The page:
Robbing Peter

No time for commentary on the Baucus bill now (if you want that, go here or here), but I’m pretty surprised this Kaiser Family Foundation report isn’t getting more attention. Here’s the Washington Post:

As businesses contend with rising costs, many workers face an erosion of health benefits next year, according to an annual survey released Tuesday by the Kaiser Family Foundation and the Health Research and Educational Trust.

Forty percent of employers surveyed said they are likely to increase the amount their workers pay out of pocket for doctor visits. Almost as many said they are likely to raise annual deductibles and the amount workers pay for prescription drugs.

Nine percent said they plan to tighten eligibility for health benefits; 8 percent said they plan to drop coverage entirely. Forty-one percent of employers said they are “somewhat” or “very” likely to increase the amount employees pay in premiums — though that would not necessarily mean employees would pay a higher percentage of the premiums. Employers could simply be passing along the same share of the overall increase that they are doing this year.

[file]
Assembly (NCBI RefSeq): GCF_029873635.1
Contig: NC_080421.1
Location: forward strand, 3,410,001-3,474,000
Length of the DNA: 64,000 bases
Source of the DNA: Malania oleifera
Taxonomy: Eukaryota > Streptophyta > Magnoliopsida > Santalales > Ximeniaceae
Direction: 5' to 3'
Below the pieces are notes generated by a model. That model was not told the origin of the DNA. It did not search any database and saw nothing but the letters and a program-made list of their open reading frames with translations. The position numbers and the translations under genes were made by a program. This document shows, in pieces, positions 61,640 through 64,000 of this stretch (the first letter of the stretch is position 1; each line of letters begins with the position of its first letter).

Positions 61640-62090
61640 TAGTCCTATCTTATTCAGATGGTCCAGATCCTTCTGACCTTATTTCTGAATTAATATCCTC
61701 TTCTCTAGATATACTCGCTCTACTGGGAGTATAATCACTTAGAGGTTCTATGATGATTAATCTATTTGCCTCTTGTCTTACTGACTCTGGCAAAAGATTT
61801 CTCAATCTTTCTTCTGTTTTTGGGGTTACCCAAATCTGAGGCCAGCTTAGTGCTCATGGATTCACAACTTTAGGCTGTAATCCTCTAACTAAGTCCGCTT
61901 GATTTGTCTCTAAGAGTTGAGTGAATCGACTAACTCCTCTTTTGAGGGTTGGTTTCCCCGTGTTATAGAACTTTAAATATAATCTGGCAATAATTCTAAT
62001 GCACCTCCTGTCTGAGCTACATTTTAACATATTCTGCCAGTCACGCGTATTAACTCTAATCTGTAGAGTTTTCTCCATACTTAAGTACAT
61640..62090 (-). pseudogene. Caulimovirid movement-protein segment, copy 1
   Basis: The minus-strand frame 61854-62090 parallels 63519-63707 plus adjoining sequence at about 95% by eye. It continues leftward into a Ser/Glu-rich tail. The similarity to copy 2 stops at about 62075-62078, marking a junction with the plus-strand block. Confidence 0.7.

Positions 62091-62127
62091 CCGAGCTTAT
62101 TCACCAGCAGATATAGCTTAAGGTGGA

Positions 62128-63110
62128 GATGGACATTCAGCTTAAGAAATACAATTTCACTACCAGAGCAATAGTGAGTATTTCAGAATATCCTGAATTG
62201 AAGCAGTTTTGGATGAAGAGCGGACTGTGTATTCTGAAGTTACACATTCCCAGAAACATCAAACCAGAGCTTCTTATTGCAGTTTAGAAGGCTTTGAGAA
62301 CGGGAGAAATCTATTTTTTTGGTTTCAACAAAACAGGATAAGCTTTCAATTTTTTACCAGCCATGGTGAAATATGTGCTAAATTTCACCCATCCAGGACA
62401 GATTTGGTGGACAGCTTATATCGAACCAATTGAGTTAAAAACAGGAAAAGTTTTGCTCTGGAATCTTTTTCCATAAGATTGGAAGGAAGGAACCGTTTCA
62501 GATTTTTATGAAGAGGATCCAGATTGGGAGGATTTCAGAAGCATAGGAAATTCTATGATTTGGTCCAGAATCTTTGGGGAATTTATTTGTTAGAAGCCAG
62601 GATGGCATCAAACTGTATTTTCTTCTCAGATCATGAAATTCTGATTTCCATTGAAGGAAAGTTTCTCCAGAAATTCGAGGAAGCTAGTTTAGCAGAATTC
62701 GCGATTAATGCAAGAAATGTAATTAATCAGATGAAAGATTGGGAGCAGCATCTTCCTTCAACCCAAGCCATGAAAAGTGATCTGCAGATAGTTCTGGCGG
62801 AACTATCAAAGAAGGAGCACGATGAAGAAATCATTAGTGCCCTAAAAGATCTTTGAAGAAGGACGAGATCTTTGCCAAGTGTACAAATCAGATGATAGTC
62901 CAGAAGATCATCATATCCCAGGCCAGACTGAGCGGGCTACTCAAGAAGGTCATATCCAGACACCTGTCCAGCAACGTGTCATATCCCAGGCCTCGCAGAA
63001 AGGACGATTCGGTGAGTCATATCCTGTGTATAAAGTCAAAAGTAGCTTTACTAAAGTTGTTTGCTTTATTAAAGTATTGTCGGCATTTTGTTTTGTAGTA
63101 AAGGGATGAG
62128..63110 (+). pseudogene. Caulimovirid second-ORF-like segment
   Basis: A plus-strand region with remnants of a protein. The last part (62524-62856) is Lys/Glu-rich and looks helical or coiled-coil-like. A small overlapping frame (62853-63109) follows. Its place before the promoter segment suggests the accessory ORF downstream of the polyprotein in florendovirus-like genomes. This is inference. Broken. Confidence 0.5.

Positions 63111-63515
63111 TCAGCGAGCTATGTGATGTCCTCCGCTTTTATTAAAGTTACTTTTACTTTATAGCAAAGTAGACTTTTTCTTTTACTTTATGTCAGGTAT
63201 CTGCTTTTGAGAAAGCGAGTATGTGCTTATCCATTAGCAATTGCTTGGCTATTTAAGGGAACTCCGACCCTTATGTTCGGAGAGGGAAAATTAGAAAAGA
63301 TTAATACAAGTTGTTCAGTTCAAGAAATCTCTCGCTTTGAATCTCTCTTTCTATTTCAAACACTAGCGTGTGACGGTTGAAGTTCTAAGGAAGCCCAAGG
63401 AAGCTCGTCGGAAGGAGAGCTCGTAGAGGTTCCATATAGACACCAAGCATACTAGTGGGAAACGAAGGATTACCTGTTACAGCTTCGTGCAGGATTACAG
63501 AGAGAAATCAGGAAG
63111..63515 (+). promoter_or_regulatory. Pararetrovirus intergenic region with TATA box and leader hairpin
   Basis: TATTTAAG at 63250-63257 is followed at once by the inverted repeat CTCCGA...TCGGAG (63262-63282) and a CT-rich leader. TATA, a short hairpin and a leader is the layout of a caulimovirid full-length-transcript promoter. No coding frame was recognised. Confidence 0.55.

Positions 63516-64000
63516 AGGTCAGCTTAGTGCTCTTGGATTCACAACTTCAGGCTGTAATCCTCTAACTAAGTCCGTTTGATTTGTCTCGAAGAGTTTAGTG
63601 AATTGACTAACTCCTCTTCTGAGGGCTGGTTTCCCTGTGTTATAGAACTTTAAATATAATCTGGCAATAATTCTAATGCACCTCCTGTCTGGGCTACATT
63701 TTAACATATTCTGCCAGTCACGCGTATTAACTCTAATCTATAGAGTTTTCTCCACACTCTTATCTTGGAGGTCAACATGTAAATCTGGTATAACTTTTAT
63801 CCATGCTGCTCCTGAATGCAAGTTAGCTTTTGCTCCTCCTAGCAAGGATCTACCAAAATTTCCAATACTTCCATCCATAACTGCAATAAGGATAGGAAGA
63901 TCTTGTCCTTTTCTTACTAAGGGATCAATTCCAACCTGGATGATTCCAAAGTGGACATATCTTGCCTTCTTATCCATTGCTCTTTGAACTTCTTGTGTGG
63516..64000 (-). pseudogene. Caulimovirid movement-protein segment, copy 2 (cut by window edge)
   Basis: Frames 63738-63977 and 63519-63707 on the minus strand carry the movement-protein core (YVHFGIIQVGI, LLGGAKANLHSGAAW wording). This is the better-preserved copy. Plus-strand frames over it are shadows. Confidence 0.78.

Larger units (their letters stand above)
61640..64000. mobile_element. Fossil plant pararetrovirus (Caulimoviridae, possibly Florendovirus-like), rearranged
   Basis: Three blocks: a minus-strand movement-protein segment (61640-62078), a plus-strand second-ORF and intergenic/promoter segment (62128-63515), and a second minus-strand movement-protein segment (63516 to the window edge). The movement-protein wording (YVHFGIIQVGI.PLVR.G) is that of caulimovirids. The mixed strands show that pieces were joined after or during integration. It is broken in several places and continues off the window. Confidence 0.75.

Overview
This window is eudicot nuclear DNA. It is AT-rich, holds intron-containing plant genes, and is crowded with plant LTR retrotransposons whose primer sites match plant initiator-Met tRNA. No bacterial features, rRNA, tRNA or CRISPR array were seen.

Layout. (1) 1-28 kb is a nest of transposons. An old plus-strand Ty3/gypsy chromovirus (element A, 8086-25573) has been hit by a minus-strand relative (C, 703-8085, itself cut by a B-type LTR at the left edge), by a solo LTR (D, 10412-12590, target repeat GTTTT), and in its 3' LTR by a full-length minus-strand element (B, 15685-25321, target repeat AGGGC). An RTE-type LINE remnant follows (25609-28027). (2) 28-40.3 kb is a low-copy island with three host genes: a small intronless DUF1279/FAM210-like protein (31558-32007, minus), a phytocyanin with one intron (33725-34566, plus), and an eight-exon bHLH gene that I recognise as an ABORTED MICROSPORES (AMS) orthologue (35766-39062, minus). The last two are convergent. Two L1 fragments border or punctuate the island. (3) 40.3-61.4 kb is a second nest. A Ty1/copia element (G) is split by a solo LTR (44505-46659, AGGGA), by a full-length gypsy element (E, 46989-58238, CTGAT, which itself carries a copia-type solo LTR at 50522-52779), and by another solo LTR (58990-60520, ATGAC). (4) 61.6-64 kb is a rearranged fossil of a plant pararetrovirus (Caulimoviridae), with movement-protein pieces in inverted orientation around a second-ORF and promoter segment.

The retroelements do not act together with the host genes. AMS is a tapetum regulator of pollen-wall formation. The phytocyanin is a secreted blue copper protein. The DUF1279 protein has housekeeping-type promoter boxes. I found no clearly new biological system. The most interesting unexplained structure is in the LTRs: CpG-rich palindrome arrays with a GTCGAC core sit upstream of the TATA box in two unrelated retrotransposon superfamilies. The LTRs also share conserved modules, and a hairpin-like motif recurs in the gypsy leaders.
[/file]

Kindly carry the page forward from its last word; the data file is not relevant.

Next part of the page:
Because health insurance is paid for from pretax income directly by our employers, most people don’t know how much they pay for care or why ballooning spending is a problem. When you talk about spending that comprises 1/6 of the economy, you’re talking about a lot of money. And while some people get a better deal than others, the simple fact of the matter is that we are all paying for this.

I was struck earlier today by the story of a health care company that urged its employees to contact their Senators and Representatives to dissuade them from slashing payments for the service they provide. The company warned that their livelihood was at stake, and I’m sure many employees took action. I just wonder though how quick these employees might leap to the phone if it were explained to them that the payments they were working to protect were coming directly out of their paycheck. That in effect, they were paying for their raise with their own money.


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